There's another uncanny point that you made- not only do I do the samething when odds lines come up, so does the rest of the forum. Don't blame repeating on me. If these guys wouldn't do it, I'd never be able to jump in. Like I said, odds lines are fun. But when wagering remember that it isn't based on solid math.

cj
05-25-2016, 10:07 PM
Like I said, odds lines are fun. But when wagering remember that it isn't based on solid math.

How do you know that?

headhawg
05-25-2016, 10:09 PM
This is a perfect example of why people who don't know what they are talking about when it comes to a certain subject (value betting lines) really should not try to school people on said subject (value betting lines).It's also how really good threads get derailed. Too many alleged "knowledgeable" handicappers butt in where they don't belong or are not needed. I'm tired of the "it won't work" or "you can't do it that way" posts. So before I really go off, thank you to the posters who made positive contributions to this thread.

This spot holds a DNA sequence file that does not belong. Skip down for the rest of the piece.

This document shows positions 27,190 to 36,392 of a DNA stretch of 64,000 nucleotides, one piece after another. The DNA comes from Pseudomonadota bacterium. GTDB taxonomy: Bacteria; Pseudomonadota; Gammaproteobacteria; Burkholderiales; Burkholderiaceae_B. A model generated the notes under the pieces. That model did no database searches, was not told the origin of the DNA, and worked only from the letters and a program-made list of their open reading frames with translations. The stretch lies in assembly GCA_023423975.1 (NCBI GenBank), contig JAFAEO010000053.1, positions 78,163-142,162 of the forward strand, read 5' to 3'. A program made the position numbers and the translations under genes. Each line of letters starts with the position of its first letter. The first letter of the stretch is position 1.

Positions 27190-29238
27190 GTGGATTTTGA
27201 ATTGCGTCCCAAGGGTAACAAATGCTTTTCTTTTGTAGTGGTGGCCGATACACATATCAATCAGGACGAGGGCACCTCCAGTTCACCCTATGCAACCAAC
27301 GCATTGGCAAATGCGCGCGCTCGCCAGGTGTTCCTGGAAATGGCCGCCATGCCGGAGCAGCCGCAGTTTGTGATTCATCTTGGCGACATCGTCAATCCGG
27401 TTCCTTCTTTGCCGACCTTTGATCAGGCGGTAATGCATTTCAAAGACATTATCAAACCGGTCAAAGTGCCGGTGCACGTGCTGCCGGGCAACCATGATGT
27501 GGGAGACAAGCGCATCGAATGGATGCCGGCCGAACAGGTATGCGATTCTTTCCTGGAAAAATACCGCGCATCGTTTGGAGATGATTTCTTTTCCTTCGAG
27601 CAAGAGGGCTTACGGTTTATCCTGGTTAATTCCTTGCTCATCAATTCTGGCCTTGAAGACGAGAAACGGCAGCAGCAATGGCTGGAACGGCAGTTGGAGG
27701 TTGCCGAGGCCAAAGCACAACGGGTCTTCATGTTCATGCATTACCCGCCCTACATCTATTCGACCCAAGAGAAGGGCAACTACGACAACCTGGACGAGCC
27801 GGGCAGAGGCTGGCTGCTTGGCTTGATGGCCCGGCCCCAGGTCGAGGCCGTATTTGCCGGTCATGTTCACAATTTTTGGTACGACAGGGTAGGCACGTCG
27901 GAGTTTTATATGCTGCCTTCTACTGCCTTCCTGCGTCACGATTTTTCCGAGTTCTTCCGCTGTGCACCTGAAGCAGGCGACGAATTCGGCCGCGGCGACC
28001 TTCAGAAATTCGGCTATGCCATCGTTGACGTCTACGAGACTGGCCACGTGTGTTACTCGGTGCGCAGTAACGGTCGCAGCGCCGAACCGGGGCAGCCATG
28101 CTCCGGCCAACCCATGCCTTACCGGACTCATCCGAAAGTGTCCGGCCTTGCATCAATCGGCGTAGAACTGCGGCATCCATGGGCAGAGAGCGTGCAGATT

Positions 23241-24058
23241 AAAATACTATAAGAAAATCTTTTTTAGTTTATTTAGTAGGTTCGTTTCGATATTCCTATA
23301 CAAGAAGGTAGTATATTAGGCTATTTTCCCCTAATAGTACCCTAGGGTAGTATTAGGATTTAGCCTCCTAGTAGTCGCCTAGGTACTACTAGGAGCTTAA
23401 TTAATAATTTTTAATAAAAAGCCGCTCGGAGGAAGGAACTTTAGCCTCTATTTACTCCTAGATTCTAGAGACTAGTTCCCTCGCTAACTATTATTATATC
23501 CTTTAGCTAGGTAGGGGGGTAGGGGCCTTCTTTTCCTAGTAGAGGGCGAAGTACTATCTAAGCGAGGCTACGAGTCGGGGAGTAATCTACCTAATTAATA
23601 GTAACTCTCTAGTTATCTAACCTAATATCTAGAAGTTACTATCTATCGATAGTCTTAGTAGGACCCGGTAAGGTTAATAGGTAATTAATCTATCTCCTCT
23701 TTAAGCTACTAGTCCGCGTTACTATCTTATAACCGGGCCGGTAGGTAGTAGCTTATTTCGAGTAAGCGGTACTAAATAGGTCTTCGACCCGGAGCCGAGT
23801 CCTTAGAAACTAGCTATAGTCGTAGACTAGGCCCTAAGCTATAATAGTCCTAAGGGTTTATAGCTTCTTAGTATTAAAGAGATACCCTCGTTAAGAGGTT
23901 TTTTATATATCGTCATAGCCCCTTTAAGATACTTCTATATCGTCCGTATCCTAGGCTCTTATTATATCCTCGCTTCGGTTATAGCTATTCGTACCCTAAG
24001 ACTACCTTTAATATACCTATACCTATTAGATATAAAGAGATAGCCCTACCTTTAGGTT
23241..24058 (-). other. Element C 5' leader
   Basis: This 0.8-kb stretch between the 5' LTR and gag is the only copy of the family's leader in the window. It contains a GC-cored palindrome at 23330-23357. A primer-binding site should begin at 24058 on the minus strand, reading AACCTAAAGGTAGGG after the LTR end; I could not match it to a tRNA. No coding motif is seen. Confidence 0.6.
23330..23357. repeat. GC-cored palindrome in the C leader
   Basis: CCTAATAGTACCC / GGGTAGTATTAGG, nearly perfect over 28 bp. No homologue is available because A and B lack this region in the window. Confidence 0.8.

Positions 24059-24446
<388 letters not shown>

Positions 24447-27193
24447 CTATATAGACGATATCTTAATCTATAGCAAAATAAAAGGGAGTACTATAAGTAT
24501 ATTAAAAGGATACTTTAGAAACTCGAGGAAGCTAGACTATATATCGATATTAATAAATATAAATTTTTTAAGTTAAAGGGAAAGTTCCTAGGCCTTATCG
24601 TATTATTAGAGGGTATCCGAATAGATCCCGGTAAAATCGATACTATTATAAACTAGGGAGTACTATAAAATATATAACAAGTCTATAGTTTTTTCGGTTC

raybo
05-26-2016, 01:01 AM
It's also how really good threads get derailed. Too many alleged "knowledgeable" handicappers butt in where they don't belong or are not needed. I'm tired of the "it won't work" or "you can't do it that way" posts. So before I really go off, thank you to the posters who made positive contributions to this thread.

I agree! The topic is about creating a logical oddsline, not whether or not to create one. Al needs to apologize and stop posting in this thread unless he has something positive to contribute regarding the creation of a logical oddsline.

Cratos
05-26-2016, 11:40 PM
Ok you stats gurus, if I have a rating derived from multiple factors, each weighted according to significance, how do I get from that final rating to a projected win probability/percentage?